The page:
4 Must-Read Tips to Stop Cut Edge Cracking in Steels
Although most regular steel products aren't as likely to crack, cut edge cracking is a common phenomenon for steels of thicker gauges or grades exhibiting a substantially high carbon content, such as wear-resistant steels and high strength steels.
These steels are essential materials for many industries like construction and mining, where durability and strength is a must. As annoying as cut edge cracking can be, there are some useful ways to prevent it, and we're sharing some of the most effective tips on how to eliminate cut edge cracking!
But first, you might ask:
What is cut edge cracking, and why does it happen?
hydrogen content cracking
cut edge residual stresses
a high carbon equivalent
Cut edge cracking is also known as delayed cracking, as it takes from 48 hours to several weeks after the cutting for the cracks to show. It is a phenomenon closely related to hydrogen cracking in welds under thermal cutting methods.
The likelihood of cut edge cracks to occur on your steel products will increase with the hardness of the steels and the thickness of the steel plates.
What can I do to avoid it?
Preheating before cutting is no doubt the best way to eliminate the risk of cut edge cracking. Preheating is most commonly applied prior to oxy-fuel cutting. It can be carried out by utilizing burner lances, electric heating mats, or by heating in a furnace.
The preheating temperature depends on the steel grade and plate thickness. For detailed information, we at CUMIC provide professional help for your inquiries. The required temperature should be measured on the opposite side from that at which heating takes place.
Also, don't forget to maintain a low-temperature gradient across the plate cross-section in order to avoid local overheating at the contact area of the heat source!
2. Low Cutting Speed
If preheating cannot be carried out, maintaining a low cutting speed can be the best alternative option. Although slightly less consistent than preheating when it comes to preventing cut edge cracking, low cutting speed is still one of the most useful methods.
If preheating is not employed, the maximum permissible cutting speed depends on the steel grade and the plate thickness. Therefore, we highly recommend a combination of preheating and low cutting speed for reducing further the susceptibility to cut edge cracking.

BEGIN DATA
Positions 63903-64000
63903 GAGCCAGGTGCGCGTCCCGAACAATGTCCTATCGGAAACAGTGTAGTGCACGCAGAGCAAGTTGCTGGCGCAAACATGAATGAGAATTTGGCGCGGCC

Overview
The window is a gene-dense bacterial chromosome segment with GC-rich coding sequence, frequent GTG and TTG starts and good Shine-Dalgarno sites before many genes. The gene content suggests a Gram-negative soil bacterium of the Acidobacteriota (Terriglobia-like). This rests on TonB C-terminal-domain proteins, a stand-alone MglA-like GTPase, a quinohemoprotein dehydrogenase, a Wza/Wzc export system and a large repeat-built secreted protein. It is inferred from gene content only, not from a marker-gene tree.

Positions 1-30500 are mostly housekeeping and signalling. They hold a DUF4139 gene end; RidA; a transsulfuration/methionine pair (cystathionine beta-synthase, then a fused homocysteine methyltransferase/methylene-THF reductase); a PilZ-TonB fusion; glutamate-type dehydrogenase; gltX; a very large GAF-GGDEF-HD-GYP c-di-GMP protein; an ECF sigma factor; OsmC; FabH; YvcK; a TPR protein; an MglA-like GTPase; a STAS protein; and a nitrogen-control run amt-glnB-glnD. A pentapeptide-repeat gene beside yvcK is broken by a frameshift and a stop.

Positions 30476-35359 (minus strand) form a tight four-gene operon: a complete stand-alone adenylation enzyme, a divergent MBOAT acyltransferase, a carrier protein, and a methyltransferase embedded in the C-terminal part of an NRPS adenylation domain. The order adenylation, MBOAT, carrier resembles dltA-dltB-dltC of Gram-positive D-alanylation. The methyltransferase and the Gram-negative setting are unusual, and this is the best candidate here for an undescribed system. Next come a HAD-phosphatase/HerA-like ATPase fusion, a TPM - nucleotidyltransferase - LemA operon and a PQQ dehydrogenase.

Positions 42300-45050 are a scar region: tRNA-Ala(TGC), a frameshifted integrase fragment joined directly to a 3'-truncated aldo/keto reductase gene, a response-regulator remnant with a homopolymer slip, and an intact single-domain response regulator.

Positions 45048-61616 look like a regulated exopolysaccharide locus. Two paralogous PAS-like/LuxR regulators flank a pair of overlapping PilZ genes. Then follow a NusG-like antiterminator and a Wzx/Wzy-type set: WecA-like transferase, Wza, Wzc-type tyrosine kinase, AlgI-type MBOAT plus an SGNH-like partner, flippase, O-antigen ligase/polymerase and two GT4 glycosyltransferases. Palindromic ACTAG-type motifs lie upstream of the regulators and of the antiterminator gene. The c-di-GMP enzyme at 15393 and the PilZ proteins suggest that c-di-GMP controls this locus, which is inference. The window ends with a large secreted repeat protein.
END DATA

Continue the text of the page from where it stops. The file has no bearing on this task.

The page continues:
3. Slow Cooling
Regardless of whether or not the previous two methods are employed, a slow cooling rate can help reduce the risk of cut edge cracking. Slow cooling can be achieved if the parts are stacked together while still warm from the cutting process, and are covered with an insulating blanket. Allow the parts to cool slowly down to room temperature.
Another way to avoid cut edge cracking is to heat up the parts immediately after cutting. This will prolong the time at temperature to allow the hydrogen to escape from the steel plates. The residual stresses at the cut edge can also potentially decrease to a certain extent.
When applying the post-heating method, the soaking temperature should be the same as the preheating temperature introduced before, and the soaking time should be at least 5 minutes per mm of plate thickness.
For post-heating, multiple methods including Burner lances, electric heating mats, or heat treatment in a furnace can be used.
Want to learn more?
If you're using wear-resistant steels, high strength steels, or other thick steel materials with high carbon equivalent for your business, taking the right measures to prevent cracking can be a huge cost reduction.
CUMIC Steel Limited, led by an internationally experienced team of industry experts, is specialized in trading wear-resistant and high strength steel. With long-term cooperations with over 200 steel mills and multiple globally renowned third-party quality control organizations for over a decade, CUMIC can be your trusted supplier.
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